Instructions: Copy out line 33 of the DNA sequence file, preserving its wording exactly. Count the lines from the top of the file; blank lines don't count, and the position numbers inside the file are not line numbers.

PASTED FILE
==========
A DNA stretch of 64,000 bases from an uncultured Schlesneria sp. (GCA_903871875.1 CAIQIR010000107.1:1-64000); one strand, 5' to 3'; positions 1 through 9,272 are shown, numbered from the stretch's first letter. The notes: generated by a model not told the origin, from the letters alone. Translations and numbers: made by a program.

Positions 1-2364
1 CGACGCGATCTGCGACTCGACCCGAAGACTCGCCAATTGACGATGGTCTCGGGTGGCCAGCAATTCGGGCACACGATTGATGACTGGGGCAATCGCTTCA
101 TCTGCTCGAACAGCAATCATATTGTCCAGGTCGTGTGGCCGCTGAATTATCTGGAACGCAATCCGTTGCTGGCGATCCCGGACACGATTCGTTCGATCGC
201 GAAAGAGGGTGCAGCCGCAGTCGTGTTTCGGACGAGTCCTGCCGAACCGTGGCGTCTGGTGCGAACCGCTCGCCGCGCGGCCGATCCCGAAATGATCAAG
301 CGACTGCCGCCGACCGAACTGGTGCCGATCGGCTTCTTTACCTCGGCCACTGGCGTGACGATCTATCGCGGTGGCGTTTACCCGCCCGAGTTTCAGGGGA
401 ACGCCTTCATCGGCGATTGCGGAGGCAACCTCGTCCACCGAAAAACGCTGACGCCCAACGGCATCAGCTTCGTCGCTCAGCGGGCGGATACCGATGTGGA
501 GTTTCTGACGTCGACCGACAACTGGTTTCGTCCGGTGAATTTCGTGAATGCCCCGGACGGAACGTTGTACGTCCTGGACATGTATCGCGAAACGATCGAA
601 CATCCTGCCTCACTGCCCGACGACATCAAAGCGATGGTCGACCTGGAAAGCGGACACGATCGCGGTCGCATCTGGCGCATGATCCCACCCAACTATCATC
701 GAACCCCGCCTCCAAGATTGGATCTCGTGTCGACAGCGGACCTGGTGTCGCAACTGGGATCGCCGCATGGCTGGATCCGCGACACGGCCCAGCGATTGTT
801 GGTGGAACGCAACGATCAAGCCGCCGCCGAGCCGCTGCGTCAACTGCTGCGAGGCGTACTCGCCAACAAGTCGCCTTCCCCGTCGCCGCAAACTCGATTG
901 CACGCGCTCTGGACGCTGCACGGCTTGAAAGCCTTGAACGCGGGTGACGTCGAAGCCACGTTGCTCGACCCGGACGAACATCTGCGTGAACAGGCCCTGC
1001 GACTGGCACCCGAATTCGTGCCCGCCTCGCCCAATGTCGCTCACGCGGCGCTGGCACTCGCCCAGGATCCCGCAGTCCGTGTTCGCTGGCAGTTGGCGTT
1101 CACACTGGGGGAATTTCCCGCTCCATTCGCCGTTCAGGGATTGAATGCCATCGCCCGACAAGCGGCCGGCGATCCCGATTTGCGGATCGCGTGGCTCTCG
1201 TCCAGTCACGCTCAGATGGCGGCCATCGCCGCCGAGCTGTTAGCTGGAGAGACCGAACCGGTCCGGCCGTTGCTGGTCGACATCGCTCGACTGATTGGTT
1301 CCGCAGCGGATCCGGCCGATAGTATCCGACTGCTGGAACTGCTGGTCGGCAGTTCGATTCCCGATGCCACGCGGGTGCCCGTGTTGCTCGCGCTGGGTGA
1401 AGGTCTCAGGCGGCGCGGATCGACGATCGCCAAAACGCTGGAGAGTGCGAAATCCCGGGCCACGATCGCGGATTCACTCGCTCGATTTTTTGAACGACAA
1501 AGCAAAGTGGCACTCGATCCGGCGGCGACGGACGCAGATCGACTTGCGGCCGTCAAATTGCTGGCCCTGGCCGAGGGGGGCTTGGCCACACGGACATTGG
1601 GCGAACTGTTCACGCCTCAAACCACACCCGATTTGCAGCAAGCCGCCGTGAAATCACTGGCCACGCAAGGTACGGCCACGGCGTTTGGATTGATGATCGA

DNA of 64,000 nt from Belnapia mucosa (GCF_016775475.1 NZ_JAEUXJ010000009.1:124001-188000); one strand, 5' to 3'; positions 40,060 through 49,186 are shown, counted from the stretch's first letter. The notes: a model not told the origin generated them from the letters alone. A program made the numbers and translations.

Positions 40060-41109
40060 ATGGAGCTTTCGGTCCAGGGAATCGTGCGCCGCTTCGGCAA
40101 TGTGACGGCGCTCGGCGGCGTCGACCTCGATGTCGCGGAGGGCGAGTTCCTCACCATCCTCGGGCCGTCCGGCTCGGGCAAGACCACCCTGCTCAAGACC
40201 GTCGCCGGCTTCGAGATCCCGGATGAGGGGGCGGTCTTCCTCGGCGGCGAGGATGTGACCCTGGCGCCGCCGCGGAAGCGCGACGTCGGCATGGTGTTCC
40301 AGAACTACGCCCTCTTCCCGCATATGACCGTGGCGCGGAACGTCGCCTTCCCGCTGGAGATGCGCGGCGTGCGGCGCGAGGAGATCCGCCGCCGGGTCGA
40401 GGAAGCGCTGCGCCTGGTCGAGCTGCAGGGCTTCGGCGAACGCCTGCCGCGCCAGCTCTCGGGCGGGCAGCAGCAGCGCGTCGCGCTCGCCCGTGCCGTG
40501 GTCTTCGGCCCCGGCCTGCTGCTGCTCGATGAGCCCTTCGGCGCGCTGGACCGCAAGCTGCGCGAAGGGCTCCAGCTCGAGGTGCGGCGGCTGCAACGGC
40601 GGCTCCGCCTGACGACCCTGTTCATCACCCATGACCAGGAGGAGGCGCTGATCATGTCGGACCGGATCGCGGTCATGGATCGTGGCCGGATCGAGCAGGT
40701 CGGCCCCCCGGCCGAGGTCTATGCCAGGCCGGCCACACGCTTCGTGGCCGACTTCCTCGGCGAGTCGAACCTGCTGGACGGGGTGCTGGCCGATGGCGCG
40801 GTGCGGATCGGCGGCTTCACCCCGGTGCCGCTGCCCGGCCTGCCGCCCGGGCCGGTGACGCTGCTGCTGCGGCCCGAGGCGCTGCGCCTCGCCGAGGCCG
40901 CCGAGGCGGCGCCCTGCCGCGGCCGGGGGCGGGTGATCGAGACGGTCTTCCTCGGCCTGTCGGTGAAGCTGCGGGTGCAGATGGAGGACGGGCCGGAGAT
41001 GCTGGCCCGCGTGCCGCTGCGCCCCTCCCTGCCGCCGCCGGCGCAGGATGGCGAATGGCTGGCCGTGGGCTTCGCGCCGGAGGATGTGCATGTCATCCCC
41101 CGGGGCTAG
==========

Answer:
41101 CGGGGCTAG